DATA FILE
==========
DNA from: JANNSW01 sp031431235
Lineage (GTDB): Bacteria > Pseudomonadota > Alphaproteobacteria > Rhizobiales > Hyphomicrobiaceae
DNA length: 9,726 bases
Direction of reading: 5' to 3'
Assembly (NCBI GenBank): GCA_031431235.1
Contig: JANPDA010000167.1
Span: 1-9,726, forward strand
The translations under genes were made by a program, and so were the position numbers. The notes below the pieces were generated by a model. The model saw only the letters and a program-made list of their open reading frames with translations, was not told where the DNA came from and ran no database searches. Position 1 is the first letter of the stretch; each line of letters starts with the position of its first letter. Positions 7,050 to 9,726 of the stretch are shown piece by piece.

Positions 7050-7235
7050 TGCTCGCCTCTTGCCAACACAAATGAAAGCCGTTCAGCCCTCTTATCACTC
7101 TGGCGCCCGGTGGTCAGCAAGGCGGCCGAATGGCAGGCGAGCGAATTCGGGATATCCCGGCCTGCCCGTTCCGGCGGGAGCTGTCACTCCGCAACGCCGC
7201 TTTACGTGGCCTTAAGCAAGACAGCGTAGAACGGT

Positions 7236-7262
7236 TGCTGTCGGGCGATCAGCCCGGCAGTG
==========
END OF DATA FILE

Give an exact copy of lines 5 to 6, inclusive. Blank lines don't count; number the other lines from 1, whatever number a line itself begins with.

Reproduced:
Assembly (NCBI GenBank): GCA_031431235.1
Contig: JANPDA010000167.1